With the closest thing we have to a national presidential primary coming just two days after the Super Bowl, some fear that the sports sanctity of the football championship might be sullied by the presence of political ads.

Several campaigns investigated investing in super-expensive Super Bowl spots, figuring that might be an efficient way of advertising in the 22 states that hold contests on Super Tuesday, Feb. 5.

But the Fox TV network, which will air the contest, just decreed that the broadcast will remain a politics-free zone, at least on the national level.

The local or regional TV commercial picture could be another matter, and the word is some candidates are intent on injecting themselves — welcome or not — into the game on Super Sunday.



Maybe if the presidential candidates ever stop snarling at each other they can answer a few questions posed to them by a coalition of catastrophe experts, who have launched a campaign to bring the issue of disaster protection front and center.

The ProtectingAmerica.org coalition — made up of emergency-management officials, disaster-relief experts, insurers and groups such as the American Red Cross — is also advocating the establishment of a privately financed national catastrophe fund.

That pot of money would go to those who lose homes or businesses to earthquakes, hurricanes, tornados and other major disasters, as well as to efforts to improve building code enforcement and other preventive measures.

So far, just GOP presidential hopeful Rudolph Giuliani — who has staked his White House bid on hurricane-battered Florida — has embraced the idea.



What may be the "repository of last resort" for the world's agricultural heritage is close to creation, with the first seeds now on their way to an island vault off the Arctic coast of Norway.

The Svalbard Global Seed Vault officially opens Feb. 26, with a stock of more than 200,000 varieties of rice, wheat, beans, corn, peas and a host of other plants from the United States, Asia, Latin America, Africa, the Middle East and elsewhere.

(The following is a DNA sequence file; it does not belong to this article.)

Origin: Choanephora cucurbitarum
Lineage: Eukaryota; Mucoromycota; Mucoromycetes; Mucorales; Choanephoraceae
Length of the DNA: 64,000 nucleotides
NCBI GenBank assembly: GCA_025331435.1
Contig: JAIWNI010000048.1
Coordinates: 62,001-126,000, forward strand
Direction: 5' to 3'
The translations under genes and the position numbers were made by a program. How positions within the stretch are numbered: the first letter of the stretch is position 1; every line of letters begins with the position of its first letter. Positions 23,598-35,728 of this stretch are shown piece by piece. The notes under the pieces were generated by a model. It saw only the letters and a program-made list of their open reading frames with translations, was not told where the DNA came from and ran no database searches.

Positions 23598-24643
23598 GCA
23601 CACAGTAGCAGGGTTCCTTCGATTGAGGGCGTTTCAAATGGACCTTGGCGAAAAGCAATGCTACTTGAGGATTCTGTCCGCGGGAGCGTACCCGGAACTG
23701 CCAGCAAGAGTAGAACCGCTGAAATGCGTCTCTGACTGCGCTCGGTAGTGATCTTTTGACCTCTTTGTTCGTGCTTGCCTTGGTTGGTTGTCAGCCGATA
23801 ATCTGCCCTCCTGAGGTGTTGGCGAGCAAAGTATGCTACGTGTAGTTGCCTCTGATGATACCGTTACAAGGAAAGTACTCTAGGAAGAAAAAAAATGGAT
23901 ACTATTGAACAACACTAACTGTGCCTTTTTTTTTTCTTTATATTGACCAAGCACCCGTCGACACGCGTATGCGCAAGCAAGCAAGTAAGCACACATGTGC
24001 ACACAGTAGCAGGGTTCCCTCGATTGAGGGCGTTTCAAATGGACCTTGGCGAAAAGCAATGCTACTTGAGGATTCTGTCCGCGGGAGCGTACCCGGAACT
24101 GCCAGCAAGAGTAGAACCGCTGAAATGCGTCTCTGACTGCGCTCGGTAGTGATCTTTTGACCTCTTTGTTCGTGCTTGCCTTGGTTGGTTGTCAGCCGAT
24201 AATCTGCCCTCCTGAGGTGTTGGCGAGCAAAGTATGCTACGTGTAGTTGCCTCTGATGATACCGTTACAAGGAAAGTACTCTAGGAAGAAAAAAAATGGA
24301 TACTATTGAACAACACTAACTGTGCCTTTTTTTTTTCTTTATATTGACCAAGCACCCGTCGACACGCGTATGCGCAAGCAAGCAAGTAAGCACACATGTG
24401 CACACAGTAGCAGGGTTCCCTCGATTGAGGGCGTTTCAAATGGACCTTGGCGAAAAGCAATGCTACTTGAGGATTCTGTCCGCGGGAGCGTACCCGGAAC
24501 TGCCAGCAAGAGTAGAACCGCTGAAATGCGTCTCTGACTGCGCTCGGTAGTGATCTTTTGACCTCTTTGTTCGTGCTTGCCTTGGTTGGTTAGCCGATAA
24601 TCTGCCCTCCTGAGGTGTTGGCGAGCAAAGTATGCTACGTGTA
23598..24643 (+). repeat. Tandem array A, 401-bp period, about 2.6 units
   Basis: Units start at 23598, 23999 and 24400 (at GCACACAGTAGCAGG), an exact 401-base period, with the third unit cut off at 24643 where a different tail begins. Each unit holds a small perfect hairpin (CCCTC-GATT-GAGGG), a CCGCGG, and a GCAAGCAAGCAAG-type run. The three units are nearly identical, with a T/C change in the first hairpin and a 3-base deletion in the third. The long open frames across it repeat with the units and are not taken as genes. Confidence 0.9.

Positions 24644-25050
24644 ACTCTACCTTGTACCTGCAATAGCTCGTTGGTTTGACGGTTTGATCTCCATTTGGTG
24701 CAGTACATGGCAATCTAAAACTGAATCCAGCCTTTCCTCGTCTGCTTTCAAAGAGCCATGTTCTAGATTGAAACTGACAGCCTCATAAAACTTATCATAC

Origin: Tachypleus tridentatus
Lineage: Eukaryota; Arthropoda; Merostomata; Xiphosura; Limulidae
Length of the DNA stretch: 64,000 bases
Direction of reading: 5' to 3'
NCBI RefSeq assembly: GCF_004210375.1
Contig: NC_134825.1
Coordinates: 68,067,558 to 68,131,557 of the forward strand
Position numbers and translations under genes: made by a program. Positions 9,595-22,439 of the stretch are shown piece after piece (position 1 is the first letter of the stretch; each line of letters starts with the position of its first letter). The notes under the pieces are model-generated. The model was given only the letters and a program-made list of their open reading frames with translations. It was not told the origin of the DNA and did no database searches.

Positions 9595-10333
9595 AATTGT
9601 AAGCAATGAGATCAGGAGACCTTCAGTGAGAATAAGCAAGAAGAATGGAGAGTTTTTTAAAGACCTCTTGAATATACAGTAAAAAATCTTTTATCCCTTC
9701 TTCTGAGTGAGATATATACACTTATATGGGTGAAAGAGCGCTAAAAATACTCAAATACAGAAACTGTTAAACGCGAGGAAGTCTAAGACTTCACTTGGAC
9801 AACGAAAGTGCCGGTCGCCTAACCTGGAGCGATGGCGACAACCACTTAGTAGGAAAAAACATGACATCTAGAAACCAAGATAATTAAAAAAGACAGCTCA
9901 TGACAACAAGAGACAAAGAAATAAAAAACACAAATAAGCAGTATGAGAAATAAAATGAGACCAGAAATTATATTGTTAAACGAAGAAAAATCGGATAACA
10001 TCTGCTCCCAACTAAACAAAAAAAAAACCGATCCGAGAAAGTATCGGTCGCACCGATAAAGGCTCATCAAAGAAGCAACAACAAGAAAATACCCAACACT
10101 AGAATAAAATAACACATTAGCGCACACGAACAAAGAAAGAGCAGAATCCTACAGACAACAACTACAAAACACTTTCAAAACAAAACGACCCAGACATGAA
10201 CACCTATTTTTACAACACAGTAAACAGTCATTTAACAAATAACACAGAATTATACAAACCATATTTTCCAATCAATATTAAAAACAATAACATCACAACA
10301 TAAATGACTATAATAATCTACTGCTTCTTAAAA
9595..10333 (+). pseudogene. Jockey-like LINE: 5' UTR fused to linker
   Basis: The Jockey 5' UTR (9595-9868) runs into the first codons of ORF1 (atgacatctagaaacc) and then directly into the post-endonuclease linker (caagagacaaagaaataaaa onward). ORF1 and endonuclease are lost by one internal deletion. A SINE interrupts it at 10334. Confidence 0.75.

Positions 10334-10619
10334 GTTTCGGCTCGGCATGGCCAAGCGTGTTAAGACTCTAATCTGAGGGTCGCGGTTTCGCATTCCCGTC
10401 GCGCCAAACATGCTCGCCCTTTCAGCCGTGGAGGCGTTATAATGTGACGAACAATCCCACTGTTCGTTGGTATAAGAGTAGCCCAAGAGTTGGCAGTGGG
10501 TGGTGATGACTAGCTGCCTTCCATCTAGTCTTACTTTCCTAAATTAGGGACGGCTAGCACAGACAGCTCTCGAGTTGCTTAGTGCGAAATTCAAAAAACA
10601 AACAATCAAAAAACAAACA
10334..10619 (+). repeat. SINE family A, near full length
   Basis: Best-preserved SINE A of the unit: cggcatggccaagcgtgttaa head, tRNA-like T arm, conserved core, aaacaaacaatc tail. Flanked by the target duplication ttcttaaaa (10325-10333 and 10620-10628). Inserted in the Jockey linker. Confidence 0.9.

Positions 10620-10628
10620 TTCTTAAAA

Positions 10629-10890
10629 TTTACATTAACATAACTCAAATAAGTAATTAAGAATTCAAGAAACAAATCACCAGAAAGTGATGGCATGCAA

The climate-controlled vault in a mountain near the village of Longyearbyen is designed to preserve the seeds in plantable condition for several thousand years as a precious backup for biodiversity in the future. Eventually, the United Nations' agriculture agencies hope to stash samples of more than 600,000 species at the site.



Another sign of a brewing recession? Fewer Americans volunteered last year than in 2006, the U.S. Department of Labor reported this past week. Economic theory holds that fewer folks can afford to volunteer during bad times.

The Bureau of Labor Statistics survey conducted last September reported that about 60 million people said they had engaged in volunteer work. That was less than the 61 million who said so in September 2006.



It went all but unnoticed, but Wednesday (Jan. 23) was the 40th anniversary of North Korea's seizure of the USS Pueblo, a Navy spy vessel on an intelligence mission in international waters.

After attacking the ship and killing a crew member, the North Koreans held the 82 American sailors prisoner in terrible conditions for 11 months before letting them go. The ship remains in Pyongyang, where it is a tourist attraction and an icon of anti-Americanism.

In 2005, North Korea said it would repatriate the ship if Secretary of State Condoleezza Rice or another top official went to Pyongyang for high-level talks. The United States said no thanks.


(E-mail Lisa Hoffman at hoffmanl(at)shns.com. SHNS correspondent Lee Bowman contributed to this column.)